If you know Withers Dental, you will know Kim. Having been part of the team for almost 10 years, Kim is integral in the coordination of our dental treatments and orthodontic division.
Among her many work titles of lab queen, front office coordinator and nursing know-it-all, she is also affectionately known to us as the best brownie baker, the calm in our storm and now…. Our dreadlock mumma bear.
We talk to Kim about dental health during her pregnancy and some of the changes she has noticed.
Kim, during the first trimester, your body is coping with some big changes….
“Yes, initially… morning sickness ……Being in the industry I know that acid in vomit has an erosive effect on the enamel of teeth. While it was tempting to brush straight away to get rid of the awful taste I would always wait an hour so I didn’t cause further erosive damage. I rinsed with water and chewed sugar-free gum, but I have also read that rinsing with ¼ teaspoon of baking soda mixed in 1 cup of water or eating hard cheese and drinking milk helps to neutralise the overexposure of acid.”
Did you crave any strange foods?
“I’m lucky that my cravings haven’t been for sweet things, as the constant sugar hit from snacking all day long can be really damaging to teeth. Instead I am trying to keep to savory foods, (Vegemite on dry rice crackers has been my go to snack) and always rinse my mouth with water or chew gum after eating if I’m not able to brush.”
Have you noticed any changes to your gums?
“Yes, my gums have been bleeding more easily while I brush and floss my teeth. Although this ‘pregnancy gingivitis’ is usually temporary, it definitely should not be ignored. I’ve made sure my active maintenance appointments have been scheduled regularly to keep on top of any changes during this time. One thing I haven’t yet experienced but keeping an eye out for is ‘pregnancy tumours’ (officially pyogenic granulomas). While they are quite harmless and usually go away after having the baby, they can appear as nasty red lumpy lesions along the gumline between the teeth.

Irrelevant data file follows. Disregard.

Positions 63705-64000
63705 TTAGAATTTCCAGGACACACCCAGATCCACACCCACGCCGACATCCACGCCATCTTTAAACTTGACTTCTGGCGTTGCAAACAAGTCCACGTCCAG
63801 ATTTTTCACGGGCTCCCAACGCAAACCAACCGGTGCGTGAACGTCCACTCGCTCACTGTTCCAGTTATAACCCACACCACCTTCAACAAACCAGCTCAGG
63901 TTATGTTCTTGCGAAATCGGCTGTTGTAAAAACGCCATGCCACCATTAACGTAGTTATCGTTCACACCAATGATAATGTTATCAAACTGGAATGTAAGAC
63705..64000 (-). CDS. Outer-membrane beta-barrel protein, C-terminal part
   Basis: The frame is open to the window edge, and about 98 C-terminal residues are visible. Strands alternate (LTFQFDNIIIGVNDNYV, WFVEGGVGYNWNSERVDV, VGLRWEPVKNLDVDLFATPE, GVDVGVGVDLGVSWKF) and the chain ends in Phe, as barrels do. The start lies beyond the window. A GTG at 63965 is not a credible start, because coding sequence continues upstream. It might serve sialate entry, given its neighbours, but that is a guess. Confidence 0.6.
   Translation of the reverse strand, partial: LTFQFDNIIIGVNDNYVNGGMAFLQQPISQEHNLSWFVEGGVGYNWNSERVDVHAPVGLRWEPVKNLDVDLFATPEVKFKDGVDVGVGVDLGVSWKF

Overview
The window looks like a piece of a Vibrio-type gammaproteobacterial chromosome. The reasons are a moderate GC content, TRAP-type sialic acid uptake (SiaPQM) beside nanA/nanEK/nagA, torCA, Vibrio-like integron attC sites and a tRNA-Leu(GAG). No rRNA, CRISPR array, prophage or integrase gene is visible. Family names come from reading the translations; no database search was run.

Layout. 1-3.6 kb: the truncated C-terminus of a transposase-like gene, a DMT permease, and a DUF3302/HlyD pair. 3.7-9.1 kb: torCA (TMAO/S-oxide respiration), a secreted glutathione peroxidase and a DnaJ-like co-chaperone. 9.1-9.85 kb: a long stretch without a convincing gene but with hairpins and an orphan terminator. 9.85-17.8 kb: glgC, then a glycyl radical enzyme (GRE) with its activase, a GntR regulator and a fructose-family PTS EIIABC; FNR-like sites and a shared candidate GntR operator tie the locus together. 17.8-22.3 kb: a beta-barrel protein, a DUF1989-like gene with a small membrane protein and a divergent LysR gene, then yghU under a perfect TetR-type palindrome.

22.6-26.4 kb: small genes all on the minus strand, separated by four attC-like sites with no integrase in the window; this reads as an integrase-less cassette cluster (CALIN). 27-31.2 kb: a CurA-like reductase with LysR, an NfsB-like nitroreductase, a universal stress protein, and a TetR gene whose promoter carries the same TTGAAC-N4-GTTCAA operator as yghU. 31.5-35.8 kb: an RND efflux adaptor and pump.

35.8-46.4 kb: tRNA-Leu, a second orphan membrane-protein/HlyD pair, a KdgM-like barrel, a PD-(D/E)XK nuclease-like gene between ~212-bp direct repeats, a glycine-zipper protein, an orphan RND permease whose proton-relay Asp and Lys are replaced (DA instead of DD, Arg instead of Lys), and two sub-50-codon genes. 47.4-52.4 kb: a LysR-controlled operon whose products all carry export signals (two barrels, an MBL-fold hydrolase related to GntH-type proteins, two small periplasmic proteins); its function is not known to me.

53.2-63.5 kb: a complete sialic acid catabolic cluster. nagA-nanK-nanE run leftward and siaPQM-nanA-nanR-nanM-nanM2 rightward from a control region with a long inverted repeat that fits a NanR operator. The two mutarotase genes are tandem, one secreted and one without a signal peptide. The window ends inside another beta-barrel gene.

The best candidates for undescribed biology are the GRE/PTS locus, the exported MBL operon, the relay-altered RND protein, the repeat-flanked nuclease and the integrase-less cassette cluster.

Dry Mouth (Xerostomia) has been known to effect pregnant woman. Is this something you have come across?
Luckily, no….but I am aware of the problems this can cause. Saliva plays such a big role in protecting the teeth from the bacteria that cause tooth decay. Staying hydrated is so important but if it is a particularly bad case of dry mouth, our Oral Hygiene Therapist’s will recommend gels or mouth rinses to help with this.
Any further advice for our mum’s during pregnancy?
“There are so many changes to our bodies throughout pregnancy it can be really hard to keep up with them all. Ensuring I have had regular visits in the lead-up to pregnancy, throughout and again after I have my baby will ensure my dental health isn’t compromised during this time of hormonal changes. As a first time mum there are so many things to learn, so including my dentist with the list of health professionals I consult regularly allows me to understand what is happening to my body and enjoy my pregnancy along the way”.